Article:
Fresh foods are also key in your French Lop’s diet and should include dark, leafy greens such as romaine lettuce, kale, and spring greens. Spinach should make a majority of their diet, with other vegetables such as broccoli, bell pepper, cauliflower, and summer squash incorporated in smaller quantities. Fruits and starchy vegetables can also be provided occasionally as treats.
Ensure that all fresh foods provided are washed thoroughly, and any uneaten fresh food should be removed from the area that the rabbit inhabits. Ensure that fresh water is always available, either in a stable water bowl or from a sipper bottle.
At What Age is a French Lop Fully Grown?
During their first year, French Lop rabbits grow rapidly, chunking out for the next eight months before ultimately achieving full growth at eighteen months. When fully grown, a French Lop is around three feet in length from toes those when fully stretched out.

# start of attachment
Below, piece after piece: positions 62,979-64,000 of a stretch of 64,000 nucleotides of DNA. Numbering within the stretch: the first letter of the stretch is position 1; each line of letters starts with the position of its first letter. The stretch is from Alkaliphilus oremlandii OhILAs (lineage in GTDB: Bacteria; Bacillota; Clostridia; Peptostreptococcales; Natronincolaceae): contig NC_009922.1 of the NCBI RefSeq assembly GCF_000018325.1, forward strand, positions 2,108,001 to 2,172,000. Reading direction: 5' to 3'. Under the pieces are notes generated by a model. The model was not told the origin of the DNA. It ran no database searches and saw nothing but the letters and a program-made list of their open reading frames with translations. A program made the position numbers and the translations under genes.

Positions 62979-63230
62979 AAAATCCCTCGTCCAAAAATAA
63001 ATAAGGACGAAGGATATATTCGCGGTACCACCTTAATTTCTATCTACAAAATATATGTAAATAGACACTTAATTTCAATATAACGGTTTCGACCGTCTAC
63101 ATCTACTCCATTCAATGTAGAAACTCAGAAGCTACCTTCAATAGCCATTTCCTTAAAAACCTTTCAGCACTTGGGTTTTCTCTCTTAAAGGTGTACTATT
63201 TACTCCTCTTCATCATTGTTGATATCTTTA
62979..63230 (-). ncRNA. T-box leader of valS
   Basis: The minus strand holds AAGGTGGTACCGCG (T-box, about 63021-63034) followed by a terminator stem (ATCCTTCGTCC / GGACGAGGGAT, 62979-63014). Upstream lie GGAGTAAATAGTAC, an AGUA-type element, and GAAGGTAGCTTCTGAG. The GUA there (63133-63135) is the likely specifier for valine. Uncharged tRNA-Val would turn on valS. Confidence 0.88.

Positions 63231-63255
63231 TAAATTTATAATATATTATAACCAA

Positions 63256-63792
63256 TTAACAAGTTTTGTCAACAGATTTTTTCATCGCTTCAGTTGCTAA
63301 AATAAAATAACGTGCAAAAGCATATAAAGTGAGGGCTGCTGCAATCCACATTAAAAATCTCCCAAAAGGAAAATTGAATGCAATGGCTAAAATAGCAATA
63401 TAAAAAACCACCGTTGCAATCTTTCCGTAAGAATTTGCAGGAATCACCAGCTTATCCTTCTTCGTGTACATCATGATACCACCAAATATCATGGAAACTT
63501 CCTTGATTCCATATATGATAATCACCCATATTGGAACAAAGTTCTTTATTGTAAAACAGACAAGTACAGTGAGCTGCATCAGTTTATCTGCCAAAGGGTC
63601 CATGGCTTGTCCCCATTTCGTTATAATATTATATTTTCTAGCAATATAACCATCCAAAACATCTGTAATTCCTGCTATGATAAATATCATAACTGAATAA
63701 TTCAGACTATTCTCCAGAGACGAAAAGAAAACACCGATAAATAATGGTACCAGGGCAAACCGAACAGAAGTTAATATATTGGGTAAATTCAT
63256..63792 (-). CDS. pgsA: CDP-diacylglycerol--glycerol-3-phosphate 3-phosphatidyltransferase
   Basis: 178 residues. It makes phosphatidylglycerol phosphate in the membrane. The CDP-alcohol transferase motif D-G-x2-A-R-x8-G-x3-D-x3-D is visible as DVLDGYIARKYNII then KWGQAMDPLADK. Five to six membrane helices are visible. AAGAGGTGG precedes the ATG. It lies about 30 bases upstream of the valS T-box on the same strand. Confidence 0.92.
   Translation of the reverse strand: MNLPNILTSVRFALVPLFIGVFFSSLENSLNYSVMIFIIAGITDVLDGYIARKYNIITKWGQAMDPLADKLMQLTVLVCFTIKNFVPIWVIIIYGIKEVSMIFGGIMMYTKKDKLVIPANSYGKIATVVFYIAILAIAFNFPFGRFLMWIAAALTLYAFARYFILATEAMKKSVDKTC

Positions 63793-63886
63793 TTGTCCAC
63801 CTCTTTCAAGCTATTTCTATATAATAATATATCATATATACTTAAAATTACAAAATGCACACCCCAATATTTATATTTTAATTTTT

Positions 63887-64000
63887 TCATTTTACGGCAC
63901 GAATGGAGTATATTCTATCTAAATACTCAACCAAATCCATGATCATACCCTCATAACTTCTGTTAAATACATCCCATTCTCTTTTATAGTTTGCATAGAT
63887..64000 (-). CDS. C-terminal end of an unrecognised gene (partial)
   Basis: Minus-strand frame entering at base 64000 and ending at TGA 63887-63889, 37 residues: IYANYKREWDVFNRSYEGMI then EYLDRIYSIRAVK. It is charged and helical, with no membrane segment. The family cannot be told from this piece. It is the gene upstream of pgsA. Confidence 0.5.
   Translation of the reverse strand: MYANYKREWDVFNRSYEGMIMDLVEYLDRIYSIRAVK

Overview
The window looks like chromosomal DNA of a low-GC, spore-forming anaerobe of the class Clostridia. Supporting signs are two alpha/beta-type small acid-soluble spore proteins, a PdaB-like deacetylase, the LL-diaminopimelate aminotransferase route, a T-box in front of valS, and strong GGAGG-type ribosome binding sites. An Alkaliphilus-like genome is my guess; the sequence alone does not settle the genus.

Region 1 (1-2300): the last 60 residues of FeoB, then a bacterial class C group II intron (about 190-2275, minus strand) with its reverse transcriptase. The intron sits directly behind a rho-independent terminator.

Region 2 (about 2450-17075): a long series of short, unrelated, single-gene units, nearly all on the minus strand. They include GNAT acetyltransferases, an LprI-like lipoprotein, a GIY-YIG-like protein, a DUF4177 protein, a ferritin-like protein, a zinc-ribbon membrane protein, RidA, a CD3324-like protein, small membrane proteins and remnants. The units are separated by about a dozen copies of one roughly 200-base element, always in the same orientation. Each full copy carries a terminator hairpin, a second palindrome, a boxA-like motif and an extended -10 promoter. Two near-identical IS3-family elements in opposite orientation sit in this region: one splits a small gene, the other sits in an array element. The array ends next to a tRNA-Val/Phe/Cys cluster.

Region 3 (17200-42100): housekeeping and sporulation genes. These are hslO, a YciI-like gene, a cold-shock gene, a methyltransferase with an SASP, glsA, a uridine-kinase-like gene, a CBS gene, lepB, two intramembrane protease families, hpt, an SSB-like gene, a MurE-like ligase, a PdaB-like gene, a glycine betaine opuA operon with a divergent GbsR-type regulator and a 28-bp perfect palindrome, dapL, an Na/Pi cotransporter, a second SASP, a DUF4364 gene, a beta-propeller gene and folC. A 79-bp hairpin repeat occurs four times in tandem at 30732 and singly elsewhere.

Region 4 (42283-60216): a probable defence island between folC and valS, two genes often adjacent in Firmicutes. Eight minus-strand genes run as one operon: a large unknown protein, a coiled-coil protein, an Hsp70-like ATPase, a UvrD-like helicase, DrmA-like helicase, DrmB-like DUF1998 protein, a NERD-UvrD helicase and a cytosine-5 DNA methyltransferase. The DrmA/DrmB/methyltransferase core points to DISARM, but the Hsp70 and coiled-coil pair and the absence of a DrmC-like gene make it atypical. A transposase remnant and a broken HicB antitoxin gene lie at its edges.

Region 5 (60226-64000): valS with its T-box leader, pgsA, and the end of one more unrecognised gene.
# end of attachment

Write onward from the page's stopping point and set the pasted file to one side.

How Many Babies Do French Lops Have?
The gestation period of the French Lop rabbit lasts for 31 days. The female, which is referred to as a doe, gives birth to a litter of babies called kits or kittens, with a typical litter size of 6 or 7, although it is not uncommon to find a litter that comprises of up to 12 kits.
Newborn kits are usually completely hairless and blind until 10 days after their birth. Baby rabbits are typically weaned at 4 weeks. A doe can have up to five litters per year.
What is the Difference Between a French Lop and a Holland Lop?
The most obvious difference between the French Lop and the Holland Lop is size – while the French Lop can attain up to 15 pounds, the Holland Lop can weigh a maximum of 4 pounds. Due to their small size, Holland Lops are much more active than their counterparts, hence requiring quite a bit of room to run around.